Scripps is saying, "Wait, wait, we've taken away the rights of the people to protect their own property, and we're leaving the state open to greater dangers: potentially losing our most valuable resource."

Franz has countered, "That won't happen. And, I'm going to tell everyone you just want more regulation at everyone's expense by falsely implying that you're going to tax groundwater (even thought that's been expressly prohibited in your bill) and implying that your bill will create more regulation that could establish precedent to extend government control over private property (although, it's been expressly noted in the bill that no new regulation would be extended to groundwater, it would be the EXACT same regulation that covers rivers and creeks)."

I had a group of people in my office who were yelling at Dan's aide yesterday, and from what I've heard, the farming community has been told/asked, "What do you think about having your groundwater, that you use to irrigate your fields, regulated by the government and possibly taxed?"

They've been baited with hypotheticals bordering on lies (there is a provision of the bill that PROHIBITS groundwater from being taxed. The bill still allows 200 million gallons of water to be pumped per day (that's how the law has always been) and it won’t affect farmers.

I wish you would rethink that title of this discussion. There is nothing cryptic about the bill, or about Dan’s intentions (I have the utmost respect for both Dan and Gov. Milliken-and it’s hard to find politicians that honest, straightforward, and open to conversation-he carries a notebook with him and takes notes on everything you say to him, for crying out loud, and then repeats back what he’s written to make sure he didn’t miss anything).

Have you read the bill? It’s just an amendment:

Michigan House Bill No. 5319

A bill to amend 1994 PA 451, entitled "Natural resources and environmental protection act," (MCL 324.101 to 324.90106) by adding part 4.

The people of the State of Michigan enact:

Part 4. Public trust resources

Sec. 401. (1) The conservation and development of the natural resources of the state are of paramount public concern in the interest of the health, safety, and general welfare of the people, and the air, water, and other natural resources of the state shall be protected from pollution, impairment, and destruction.

(2) The waters of the state, including groundwater, are held in trust by the state. The state shall protect these waters and other natural resources that are subject to the public trust for the benefit of present and future generations.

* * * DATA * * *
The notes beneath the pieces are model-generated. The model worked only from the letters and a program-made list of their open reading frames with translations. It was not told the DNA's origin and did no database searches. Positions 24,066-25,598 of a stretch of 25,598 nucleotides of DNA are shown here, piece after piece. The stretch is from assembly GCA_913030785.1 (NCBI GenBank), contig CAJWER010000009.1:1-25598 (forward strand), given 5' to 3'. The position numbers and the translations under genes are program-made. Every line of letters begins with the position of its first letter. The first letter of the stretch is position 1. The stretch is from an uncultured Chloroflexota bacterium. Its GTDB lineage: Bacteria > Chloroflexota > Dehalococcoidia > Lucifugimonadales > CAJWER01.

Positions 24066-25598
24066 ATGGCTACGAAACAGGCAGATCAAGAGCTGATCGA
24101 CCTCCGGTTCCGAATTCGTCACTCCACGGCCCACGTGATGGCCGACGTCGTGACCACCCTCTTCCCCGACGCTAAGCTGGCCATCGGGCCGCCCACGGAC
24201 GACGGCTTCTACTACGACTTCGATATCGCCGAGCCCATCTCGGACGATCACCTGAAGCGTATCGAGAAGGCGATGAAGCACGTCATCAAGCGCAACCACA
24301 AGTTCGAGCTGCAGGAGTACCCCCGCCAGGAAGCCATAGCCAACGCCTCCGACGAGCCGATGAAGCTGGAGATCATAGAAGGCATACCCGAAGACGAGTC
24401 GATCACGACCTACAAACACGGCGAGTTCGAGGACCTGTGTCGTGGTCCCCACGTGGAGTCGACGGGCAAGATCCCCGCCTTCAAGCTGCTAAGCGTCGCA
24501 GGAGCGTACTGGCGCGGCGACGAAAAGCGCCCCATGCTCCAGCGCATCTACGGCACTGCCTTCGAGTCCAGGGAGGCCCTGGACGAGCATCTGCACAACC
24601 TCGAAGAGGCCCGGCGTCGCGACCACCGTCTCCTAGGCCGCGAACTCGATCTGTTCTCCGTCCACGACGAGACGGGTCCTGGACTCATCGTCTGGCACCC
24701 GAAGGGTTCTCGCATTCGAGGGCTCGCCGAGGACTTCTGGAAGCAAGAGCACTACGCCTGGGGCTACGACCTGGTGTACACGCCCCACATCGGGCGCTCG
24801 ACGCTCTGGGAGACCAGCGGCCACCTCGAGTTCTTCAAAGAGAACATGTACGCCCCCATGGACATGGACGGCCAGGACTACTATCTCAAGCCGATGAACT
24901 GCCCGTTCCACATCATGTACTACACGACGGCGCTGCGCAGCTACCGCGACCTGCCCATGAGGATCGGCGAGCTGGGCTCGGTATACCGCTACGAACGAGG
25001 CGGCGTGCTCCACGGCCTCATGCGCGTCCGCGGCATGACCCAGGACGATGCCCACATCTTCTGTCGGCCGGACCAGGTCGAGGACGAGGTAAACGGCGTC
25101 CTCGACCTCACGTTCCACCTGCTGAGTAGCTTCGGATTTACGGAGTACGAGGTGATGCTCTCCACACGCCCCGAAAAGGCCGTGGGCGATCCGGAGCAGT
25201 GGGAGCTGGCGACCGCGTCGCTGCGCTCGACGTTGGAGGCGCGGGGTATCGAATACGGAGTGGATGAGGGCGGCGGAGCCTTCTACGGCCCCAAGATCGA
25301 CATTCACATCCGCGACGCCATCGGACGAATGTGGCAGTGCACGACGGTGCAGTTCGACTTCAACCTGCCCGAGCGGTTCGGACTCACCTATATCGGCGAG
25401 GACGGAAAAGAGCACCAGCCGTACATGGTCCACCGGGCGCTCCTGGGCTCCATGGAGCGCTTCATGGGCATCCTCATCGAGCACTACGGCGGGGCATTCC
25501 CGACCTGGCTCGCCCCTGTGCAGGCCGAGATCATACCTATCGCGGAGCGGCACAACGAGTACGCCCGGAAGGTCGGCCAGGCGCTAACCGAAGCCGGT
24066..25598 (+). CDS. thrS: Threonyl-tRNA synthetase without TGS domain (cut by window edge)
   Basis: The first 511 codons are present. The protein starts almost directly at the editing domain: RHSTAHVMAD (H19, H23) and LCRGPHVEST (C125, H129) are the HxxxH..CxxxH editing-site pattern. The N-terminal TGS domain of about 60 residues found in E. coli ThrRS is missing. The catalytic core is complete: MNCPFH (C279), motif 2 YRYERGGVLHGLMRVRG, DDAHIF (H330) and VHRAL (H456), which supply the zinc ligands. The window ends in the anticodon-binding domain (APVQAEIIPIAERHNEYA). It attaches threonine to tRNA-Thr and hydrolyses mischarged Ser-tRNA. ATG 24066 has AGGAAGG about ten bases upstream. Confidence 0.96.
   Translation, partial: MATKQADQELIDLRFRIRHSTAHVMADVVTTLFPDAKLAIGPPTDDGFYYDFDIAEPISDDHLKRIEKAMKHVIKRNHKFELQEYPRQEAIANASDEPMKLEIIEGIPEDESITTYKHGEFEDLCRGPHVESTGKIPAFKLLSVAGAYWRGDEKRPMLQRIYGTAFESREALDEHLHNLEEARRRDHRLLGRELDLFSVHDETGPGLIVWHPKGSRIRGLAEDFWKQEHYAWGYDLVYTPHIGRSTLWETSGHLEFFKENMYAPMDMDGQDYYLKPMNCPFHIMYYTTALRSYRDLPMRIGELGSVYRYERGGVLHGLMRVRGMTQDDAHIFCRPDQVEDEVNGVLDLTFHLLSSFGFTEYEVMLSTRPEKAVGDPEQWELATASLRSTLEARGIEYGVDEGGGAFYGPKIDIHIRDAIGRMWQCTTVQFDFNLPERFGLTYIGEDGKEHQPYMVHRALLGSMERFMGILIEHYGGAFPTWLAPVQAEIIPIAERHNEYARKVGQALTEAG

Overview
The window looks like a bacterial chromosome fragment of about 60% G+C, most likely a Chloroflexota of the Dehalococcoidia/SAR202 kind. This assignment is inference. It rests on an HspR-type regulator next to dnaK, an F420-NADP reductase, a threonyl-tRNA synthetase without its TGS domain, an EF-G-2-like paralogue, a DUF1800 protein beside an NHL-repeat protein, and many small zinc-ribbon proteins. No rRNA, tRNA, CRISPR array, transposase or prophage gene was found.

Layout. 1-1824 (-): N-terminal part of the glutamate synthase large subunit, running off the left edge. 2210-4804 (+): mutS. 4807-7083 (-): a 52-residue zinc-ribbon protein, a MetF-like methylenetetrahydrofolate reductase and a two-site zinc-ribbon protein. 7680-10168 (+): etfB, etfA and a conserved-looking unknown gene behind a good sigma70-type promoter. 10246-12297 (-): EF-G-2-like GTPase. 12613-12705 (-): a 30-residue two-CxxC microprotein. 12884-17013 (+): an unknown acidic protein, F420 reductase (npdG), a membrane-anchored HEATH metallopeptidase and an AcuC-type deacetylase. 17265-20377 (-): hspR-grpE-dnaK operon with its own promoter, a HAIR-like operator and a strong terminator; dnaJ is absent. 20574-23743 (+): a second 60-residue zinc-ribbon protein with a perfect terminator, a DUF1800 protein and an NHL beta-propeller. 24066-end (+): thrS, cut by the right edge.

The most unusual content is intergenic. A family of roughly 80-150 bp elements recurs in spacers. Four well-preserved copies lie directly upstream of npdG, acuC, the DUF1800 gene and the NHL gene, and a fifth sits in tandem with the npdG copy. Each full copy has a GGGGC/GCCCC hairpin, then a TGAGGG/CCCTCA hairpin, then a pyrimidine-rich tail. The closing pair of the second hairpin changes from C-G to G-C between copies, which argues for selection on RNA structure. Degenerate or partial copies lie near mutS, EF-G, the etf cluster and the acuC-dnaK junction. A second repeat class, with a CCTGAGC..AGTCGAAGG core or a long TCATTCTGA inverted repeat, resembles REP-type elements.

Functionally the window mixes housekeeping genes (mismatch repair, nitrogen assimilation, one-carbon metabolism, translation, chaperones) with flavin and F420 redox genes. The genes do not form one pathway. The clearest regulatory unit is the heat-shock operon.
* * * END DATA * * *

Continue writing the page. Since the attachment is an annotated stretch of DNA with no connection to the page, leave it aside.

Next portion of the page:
(3) The attorney general, on behalf of the state, or any other person may maintain an action in the circuit court having jurisdiction to enforce the public trust in the state's natural resources, either alone or in conjunction with other provisions of this act or other legal remedies that are appropriate. The circuit court may apportion costs, including attorney fees, if the interests of justice require.
Nicole, Use west MI Well Drilling 757-0581. I paid $4750 last summer (09), it might be a touch more if you want him to do the yard landscaping afterwords or run a yard hydrant out to the barns. I just had him put in a load of sand and smooth it and no other landscaping, not sure really if they do it or the homeowner is supposed to.. for my 5(or 4 can't remember) inch well that went down to 80 or 100 feet. He also put a yard hydrant in for me, make sure you have this done. Heck put one by each of the barn and one on the North side of your house in case you ever want a pool or garden over there. It is SIMPLE for him to run it right out by your barns. I wouldn't give yard hydrant up for anything. I LOVE MY YARD HYDRANTS. It is better than running water all around the house or having to mess with hoses, I hate messing with hoses. But boy can that outside pressure flow! It is run straight off the well line coming into the house so it is before the pressure tank so the flow is straight out of the well.

And make sure you have it (the well) put exactly where you want it. I didn't put mine in a good spot and now it is stuck in the middle of my yard for 100 years.